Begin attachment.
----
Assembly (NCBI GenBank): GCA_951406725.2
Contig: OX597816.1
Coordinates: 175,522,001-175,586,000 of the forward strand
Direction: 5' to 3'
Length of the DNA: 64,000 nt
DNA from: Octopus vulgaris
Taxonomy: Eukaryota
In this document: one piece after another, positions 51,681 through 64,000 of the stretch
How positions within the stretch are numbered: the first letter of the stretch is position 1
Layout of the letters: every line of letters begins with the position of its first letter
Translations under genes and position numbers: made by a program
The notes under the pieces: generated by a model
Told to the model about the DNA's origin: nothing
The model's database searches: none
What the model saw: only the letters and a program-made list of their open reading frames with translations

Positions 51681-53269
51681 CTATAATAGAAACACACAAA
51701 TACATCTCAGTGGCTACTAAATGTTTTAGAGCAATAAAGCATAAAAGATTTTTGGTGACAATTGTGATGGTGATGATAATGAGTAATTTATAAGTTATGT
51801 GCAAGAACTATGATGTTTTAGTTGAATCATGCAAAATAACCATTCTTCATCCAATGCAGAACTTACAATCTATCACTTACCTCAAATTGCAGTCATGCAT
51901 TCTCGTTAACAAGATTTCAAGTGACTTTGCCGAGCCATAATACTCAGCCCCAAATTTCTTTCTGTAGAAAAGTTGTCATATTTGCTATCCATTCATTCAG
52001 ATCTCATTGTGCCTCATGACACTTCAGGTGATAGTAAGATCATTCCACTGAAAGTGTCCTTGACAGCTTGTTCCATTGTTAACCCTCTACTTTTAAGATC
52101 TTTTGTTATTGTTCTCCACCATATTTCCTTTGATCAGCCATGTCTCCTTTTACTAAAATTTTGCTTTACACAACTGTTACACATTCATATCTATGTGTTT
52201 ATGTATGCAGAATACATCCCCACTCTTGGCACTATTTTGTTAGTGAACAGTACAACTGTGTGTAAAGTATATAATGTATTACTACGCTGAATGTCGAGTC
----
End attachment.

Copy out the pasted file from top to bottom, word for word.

Assembly (NCBI GenBank): GCA_951406725.2
Contig: OX597816.1
Coordinates: 175,522,001-175,586,000 of the forward strand
Direction: 5' to 3'
Length of the DNA: 64,000 nt
DNA from: Octopus vulgaris
Taxonomy: Eukaryota
In this document: one piece after another, positions 51,681 through 64,000 of the stretch
How positions within the stretch are numbered: the first letter of the stretch is position 1
Layout of the letters: every line of letters begins with the position of its first letter
Translations under genes and position numbers: made by a program
The notes under the pieces: generated by a model
Told to the model about the DNA's origin: nothing
The model's database searches: none
What the model saw: only the letters and a program-made list of their open reading frames with translations

Positions 51681-53269
51681 CTATAATAGAAACACACAAA
51701 TACATCTCAGTGGCTACTAAATGTTTTAGAGCAATAAAGCATAAAAGATTTTTGGTGACAATTGTGATGGTGATGATAATGAGTAATTTATAAGTTATGT
51801 GCAAGAACTATGATGTTTTAGTTGAATCATGCAAAATAACCATTCTTCATCCAATGCAGAACTTACAATCTATCACTTACCTCAAATTGCAGTCATGCAT
51901 TCTCGTTAACAAGATTTCAAGTGACTTTGCCGAGCCATAATACTCAGCCCCAAATTTCTTTCTGTAGAAAAGTTGTCATATTTGCTATCCATTCATTCAG
52001 ATCTCATTGTGCCTCATGACACTTCAGGTGATAGTAAGATCATTCCACTGAAAGTGTCCTTGACAGCTTGTTCCATTGTTAACCCTCTACTTTTAAGATC
52101 TTTTGTTATTGTTCTCCACCATATTTCCTTTGATCAGCCATGTCTCCTTTTACTAAAATTTTGCTTTACACAACTGTTACACATTCATATCTATGTGTTT
52201 ATGTATGCAGAATACATCCCCACTCTTGGCACTATTTTGTTAGTGAACAGTACAACTGTGTGTAAAGTATATAATGTATTACTACGCTGAATGTCGAGTC